Biomass Profile – Eastern Illinois University

May 19, 2016

Burning wood chips saves 6.2 million kWh annually.

How would you like to save 6.2 million kWh annually while using a renewable fuel source? Take a cue from the Eastern Illinois University (EIU) and its Renewable Energy Center. In operation since 2011, this biomass facility has reduced energy use by 50% and carbon emissions by 80% over the old coal-fired plant. The plant is expected to generate $140 million dollars in savings over the next 20 years.

When the original 1928 power facility was at the end of its life, the university took the opportunity to find a more sustainable replacement. Partnering with Honeywell International, an $80 million performance contract secured the necessary funds for the new plant. By rerouting the savings from other campus-wide efficiency projects, this funding option ensured that neither students nor taxpayers would bear the costs.

With a price tag around $55 million, Eastern’s Renewable Energy Center houses four boilers. Two burn biomass, such as wood chips and switchgrass, and the others use natural gas with a fuel oil backup. EIU’s campus energy needs can be met by running any two of the four boilers.

The system uses gasification technology, which is a two-stage combustion process. Fuel is first heated to a high temperature in a low-oxygen environment, which creates synthetic natural gas. The gas is then captured and combined with additional oxygen to combust just like natural gas. This is a much cleaner burning process compared to coal burning, with only about 5% efficiency lost compared to the traditional natural gas process.

The plant is also designed for fuel flexibility through its gasifiers. With a traditional combustion boiler, the fuel sources must generally be the same in moisture, size and density. Because it isn’t a direct combustion facility, these gasifiers can accept more variations in the fuel source.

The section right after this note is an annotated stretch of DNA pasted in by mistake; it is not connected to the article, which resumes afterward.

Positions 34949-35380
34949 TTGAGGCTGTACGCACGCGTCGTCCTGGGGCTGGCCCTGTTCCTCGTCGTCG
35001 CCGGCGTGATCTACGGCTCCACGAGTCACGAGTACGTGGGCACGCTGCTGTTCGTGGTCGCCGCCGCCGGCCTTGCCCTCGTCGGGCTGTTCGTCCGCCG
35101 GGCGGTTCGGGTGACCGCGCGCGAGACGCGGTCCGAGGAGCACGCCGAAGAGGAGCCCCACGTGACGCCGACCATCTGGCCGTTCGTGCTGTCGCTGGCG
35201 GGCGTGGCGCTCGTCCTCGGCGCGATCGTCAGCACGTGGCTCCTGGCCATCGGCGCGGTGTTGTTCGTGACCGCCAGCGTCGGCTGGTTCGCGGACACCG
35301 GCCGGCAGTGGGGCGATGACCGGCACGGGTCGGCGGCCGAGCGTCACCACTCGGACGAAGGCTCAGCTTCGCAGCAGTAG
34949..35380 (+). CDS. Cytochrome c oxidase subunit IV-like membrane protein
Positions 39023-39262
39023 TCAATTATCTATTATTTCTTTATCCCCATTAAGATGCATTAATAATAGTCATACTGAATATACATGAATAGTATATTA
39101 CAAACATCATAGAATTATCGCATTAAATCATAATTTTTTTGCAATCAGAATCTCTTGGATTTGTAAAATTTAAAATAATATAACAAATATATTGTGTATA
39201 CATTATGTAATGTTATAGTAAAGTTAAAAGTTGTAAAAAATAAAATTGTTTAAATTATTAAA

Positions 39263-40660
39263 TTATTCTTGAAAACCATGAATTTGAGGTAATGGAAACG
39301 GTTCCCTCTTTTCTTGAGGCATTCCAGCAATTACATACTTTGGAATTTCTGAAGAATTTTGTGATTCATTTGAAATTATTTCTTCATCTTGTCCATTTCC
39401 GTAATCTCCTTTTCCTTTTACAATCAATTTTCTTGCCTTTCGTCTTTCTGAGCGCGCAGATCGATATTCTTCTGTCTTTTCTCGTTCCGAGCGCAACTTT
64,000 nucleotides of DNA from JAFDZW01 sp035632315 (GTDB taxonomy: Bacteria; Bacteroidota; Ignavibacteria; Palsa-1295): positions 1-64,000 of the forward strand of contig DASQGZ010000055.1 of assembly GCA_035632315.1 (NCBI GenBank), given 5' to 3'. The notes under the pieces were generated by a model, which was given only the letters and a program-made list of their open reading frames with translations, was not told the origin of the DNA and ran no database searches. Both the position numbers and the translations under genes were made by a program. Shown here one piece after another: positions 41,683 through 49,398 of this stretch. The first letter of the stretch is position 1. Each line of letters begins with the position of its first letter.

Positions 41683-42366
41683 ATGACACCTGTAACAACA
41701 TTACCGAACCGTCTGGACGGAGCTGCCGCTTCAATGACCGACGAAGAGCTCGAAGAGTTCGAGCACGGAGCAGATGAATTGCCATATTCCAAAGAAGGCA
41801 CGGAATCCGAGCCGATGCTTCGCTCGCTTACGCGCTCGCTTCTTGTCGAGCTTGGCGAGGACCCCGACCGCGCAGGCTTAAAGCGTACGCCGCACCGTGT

A unique feature is that one of the biomass boilers, a high-pressure unit, feeds into a back-pressure steam turbine to generate electricity as a byproduct. By doing this, the university gets its electricity in the neighborhood of 2 cents per kilowatt-hour as opposed to the university rate of 7 cents or the traditional utility rate of 11 cents.

The Renewable Energy Center is the first solid fuel power plant registered with USGBC and earned LEED Platinum for New Construction.

Voice your opinion!

To join the conversation, and become an exclusive member of Buildings, create an account today!

Sponsored Recommendations

Building Better Schools

Download this digital resource to better understand the challenges and opportunities in designing and operating educational facilities for safety, sustainability, and performance...

Tips to Keep Facility Management on Track

How do you plan to fill the knowledge gap as seasoned facility managers retire or leave for new opportunities? Learn about the latest strategies including FM tech innovations ...

The Beauty & Benefits of Biophilic Design in the Built Environment

Biophilic design is a hot trend in design, but what is it and how can building professionals incorporate these strategies for the benefits of occupants? This eHandbook offers ...

The Benefits of Migrating from Analog to DMR Two-Way Radios

Are you still using analog two-way radios? Download this white paper and discover the simple and cost-effective migration path to digital DMR radios that deliver improved audio...